Carlos Ghosn. Photo: Mint
Carlos Ghosn. Photo: Mint

The fall of Carlos Ghosn

Critics are already pointing out that Ghosn's alleged misconduct at the company would not have been possible without widespread complicity within it

The Carlos Ghosn affair has only just begun to gather steam. For years, the CEO of Renault was perhaps the most important figure in the global auto industry, shepherding the three-way alliance between Renault, Nissan and Mitsubishi. Now, his arrest raises three major questions. First, how will Renault come through the inevitable bloodbath? Even as the French government—which holds a 15% stake in Renault—called for interim management to replace the besieged CEO, the leadership backed him firmly. The markets will not take kindly to the uncertainty.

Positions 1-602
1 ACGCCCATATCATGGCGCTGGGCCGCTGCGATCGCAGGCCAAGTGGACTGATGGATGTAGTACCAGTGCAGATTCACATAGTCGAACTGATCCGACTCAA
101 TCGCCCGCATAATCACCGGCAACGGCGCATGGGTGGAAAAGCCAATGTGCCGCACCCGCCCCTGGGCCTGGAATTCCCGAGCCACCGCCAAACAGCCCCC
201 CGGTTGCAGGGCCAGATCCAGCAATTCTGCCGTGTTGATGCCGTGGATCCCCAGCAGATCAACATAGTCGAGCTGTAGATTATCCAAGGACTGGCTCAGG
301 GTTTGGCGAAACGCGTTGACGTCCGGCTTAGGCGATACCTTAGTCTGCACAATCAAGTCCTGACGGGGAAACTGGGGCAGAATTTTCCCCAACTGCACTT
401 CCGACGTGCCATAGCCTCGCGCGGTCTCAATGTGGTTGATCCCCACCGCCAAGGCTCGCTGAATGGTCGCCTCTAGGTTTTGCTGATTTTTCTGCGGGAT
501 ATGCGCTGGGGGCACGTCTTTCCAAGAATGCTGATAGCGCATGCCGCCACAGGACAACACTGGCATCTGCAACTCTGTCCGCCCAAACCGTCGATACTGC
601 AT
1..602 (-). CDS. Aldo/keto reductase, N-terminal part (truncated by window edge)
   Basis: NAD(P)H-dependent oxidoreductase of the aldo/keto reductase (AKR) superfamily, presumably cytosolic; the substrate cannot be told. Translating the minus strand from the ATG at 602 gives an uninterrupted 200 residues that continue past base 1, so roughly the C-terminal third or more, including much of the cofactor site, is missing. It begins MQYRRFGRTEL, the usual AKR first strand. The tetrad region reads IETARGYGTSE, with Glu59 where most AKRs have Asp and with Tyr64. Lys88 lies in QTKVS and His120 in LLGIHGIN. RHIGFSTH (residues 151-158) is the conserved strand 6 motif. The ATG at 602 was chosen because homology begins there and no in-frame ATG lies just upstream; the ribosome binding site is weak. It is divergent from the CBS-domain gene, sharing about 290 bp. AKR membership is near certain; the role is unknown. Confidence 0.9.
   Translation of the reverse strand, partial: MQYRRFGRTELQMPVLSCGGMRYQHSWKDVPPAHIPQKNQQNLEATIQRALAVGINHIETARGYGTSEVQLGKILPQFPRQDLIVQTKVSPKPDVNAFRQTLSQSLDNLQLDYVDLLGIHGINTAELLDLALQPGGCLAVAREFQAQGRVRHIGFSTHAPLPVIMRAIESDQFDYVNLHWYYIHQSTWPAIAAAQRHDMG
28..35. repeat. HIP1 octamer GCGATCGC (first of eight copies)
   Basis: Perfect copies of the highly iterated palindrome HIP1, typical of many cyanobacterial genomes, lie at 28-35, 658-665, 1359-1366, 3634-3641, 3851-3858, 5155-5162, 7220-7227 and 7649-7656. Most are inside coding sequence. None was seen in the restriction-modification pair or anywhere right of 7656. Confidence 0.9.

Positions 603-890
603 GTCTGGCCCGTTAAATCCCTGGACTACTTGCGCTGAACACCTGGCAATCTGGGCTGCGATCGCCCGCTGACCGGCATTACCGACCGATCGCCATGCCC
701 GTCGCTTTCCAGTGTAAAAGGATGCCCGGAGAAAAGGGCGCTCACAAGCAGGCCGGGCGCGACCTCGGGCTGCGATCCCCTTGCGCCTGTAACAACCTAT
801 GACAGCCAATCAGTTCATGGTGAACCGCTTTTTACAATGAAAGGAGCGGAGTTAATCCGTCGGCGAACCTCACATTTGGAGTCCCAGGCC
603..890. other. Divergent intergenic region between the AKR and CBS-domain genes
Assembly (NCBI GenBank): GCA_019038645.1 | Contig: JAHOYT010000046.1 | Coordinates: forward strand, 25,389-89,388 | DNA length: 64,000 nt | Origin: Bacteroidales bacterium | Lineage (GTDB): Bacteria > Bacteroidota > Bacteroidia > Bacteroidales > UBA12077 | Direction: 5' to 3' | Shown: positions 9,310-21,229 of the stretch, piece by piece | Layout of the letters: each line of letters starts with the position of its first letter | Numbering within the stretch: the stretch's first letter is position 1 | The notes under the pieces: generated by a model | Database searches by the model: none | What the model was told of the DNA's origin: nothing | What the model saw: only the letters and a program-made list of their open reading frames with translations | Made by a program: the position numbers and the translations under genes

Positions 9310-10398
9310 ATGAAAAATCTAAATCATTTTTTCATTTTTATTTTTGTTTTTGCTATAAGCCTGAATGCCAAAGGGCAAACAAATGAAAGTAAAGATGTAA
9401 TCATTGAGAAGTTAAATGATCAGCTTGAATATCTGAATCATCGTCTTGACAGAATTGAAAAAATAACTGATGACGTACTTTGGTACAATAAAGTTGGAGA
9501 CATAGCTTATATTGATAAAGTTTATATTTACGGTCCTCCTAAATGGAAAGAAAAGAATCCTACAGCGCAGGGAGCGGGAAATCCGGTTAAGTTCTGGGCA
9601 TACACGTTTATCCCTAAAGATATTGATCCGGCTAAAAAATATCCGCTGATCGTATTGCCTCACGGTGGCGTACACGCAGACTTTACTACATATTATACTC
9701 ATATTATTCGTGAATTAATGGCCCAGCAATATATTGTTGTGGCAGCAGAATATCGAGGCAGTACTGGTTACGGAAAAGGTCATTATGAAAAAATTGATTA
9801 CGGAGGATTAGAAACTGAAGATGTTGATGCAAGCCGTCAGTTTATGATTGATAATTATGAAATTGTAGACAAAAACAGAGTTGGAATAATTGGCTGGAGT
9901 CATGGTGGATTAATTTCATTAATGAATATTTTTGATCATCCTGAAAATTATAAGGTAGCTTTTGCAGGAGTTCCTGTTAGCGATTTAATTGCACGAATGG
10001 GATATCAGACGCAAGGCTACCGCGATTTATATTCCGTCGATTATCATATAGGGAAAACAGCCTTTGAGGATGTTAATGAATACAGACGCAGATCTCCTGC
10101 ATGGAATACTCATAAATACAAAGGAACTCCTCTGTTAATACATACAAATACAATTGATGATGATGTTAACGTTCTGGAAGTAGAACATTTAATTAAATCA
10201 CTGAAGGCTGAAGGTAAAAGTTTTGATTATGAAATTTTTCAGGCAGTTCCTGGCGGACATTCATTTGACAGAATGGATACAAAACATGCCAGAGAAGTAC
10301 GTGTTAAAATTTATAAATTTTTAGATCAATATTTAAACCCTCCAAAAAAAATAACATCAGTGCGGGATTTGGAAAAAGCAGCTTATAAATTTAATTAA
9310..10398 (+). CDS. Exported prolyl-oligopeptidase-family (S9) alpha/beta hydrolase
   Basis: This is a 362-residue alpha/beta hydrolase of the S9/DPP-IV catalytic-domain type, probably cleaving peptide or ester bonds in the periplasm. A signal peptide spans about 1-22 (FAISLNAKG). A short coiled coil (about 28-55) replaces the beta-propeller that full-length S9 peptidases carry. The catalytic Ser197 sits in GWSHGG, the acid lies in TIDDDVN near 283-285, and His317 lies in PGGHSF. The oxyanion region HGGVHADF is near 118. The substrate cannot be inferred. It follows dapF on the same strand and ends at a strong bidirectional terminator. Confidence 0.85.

Second, how will this reflect on corporate governance at Nissan? With the firm having joined the list of auto giants dealing with emissions scandals, critics are already pointing out that Ghosn’s alleged misconduct at the company would not have been possible without widespread complicity within it. Third, how will this affect the complicated auto alliance where shareholding structures mean that the French government has disproportionate influence despite Nissan having superior earnings and sales volumes?

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